About 30 years ago, Canadian singer songwriter Sarah McLachlan released Fumbling Towards Ecstasy, her third studio album.

Now, she’s going on tour to pay tribute to the album that brought her so much success, but most of all, was written during a pivotal time in her life, and has made such an impact on her fans. 

“I talked to a lot of people over the past couple months, talking about how [Fumbling Towards Ecstasy] got them through the university experience or got them through a breakup or a divorce or whatever,” McLachlan said. 

“I think there’s a lot of emotional energy attached to this record for a lot of people. It’ll be great to play it, start to finish.”

The tour kicks off May 23 in Vancouver, where McLachlan has lived for over three decades. 

She sat down for an interview with CBC’s Gloria Macarenko, host of On The Coast, ahead of the tour.

WATCH | Sarah McLachlan shares significance of Fumbling Towards Ecstasy:

Sarah McLachlan to kick off Fumbling Towards Ecstasy 30th anniversary tour in Vancouver

Vancouver singer-songwriter Sarah McLachlan discusses preparations for her 30th anniversary Fumbling Towards Ecstasy tour, and recording her first new studio album in about eight years.

Correction, May 16, 2024: An earlier version of this video included concert footage from a performer who was not Sarah McLachlan. It has been updated.

This interview has been edited for length and clarity.

How would you describe your relationship with this album?

It was my easiest album to make. I was unencumbered in so many ways. I had no partner. I had no children. I got to sequester myself away in the woods in the Laurentians in Quebec and just focus 150 per cent on music. It was also my third record so I had gotten the sophomore freak-out out of the way and was just able to really dig into it and enjoy it. There was a real freedom during that time for me. It was easy and fun and joyful and fun to go back and revisit. Many of these songs I’ve continued to play through the years, but there’s probably four or five of them that I haven’t played in 25 years.

People don’t play records in full. Nobody does that. They stream a whole bunch of different music. We used to really think hard on the emotional arc of a record and what song to put after the other one because you used to assume they all played as a whole.

You’re playing 31 cities across North America in 44 days. How are you preparing for such a rigourous schedule?

I’m eating really healthily, which I do normally anyway. I’m getting a lot of exercise. I think for me, it’s sleep. I need to sleep a lot. I’m very boring on the road. I don’t talk much during the day to maintain my voice. I’m a little bit concerned about it only because I haven’t done it in 10 years and I’m 10 years older. And there’s many warranty issues that are now coming up as we age.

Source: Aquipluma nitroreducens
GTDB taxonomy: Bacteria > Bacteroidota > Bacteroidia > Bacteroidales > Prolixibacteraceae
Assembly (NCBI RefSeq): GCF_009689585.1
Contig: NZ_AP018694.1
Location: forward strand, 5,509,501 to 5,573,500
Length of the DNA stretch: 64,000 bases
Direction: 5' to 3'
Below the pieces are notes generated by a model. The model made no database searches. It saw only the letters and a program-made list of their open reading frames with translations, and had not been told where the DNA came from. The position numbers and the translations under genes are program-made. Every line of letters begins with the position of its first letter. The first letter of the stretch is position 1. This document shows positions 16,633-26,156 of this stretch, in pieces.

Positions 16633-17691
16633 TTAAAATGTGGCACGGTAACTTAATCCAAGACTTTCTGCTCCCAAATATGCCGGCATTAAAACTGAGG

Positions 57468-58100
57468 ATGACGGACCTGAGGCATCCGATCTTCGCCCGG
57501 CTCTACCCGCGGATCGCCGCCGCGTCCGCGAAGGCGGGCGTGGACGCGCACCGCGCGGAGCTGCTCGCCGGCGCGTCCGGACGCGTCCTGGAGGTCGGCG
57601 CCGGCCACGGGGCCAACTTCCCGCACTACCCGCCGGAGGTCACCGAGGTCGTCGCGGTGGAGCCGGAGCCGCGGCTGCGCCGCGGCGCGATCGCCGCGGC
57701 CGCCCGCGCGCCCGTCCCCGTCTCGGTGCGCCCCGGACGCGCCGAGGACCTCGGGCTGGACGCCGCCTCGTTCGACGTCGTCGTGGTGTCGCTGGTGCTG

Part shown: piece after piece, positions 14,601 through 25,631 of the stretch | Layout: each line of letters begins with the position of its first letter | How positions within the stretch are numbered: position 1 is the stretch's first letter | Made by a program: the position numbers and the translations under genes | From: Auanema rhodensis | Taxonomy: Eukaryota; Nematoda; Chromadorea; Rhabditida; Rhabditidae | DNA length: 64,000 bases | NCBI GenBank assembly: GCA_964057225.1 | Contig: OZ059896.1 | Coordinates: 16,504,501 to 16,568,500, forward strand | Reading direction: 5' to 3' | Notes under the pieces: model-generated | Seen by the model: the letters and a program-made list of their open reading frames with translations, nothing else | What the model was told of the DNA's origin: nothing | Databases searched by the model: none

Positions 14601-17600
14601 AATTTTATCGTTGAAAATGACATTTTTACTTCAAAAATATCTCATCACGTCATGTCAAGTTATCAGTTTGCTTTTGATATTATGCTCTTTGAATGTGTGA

My mental energy, I have to sort of protect that a little bit. It’s super fun and exciting, but it takes a lot of energy to put on a two-hour show every night and you know, just to recharge during the day is really important.

Sarah McLachlan, a white woman with shoulder-length brown hair, raises her arms in celebration while holding a mic.
McLachlan, pictured in 2019, is touring across North America this summer, with plans to perform in 31 cities in 44 days. (Frank Gunn/The Canadian Press)

This is a fundraiser for the Sarah McLachlan School of Music. What difference will the money raised make for the school?

We rely 100 per cent on donations from folks. I fund the administrative costs every year, but it’s not a cheap program to run. It’s completely free for children and youth in Vancouver facing barriers to access. It’s been almost 22 years now that we’ve had this school and it’s always been free. We have locations in Vancouver, Surrey and Edmonton now, and we have over 1,000 kids for the three schools.

I love that we provide that opportunity for kids here in Vancouver. Music saved me. When I was growing up, I don’t know what I would have done without it. I had lots of private music lessons. We had vibrant music programs in schools and a lot of kids don’t have those opportunities these days. For me, recognizing the value and importance of a musical education for me, opening up my own emotional world and giving me a a sense of my own value and self worth, it was just paramount in my development as a human. To give kids that opportunity has just felt incredibly rewarding.  

I understand you are recording a new album. What can you tell us about that?

I’ve been working with a producer named Tony Berg and he is fantastic in bringing together lots of young, vibrant, creative musicians. 

I think we’re probably going to finish it by October and hopefully have it out by May of next year. I know it seems like a long time, but it typically takes six months once the record’s done to get it out to the people.

A woman sits at a piano
McLachlan performs at the 2019 Juno Awards at Budweiser Gardens in London, Ont. (CARAS/iPhoto)

In an interview that you did recently with the Canadian Press, you talked about not being political, but whether you have that luxury of being apolitical anymore. 

I don’t think any of us can be apolitical anymore. I think there’s such division going on in the world and so much radicalizing of both sides. We have to figure out how to work together. I think music is an amazing bridge for that.

I think I had a lot of fear coming back into this. I suppose maybe I still do, just about speaking my mind and going to America and getting shot for it just because people are angry and afraid and they’re not not necessarily behaving in a civilized manner sometimes. So sure, I have a little bit of fear about it but I have to speak my mind. If someone asked me a direct question, I’m going to answer. 

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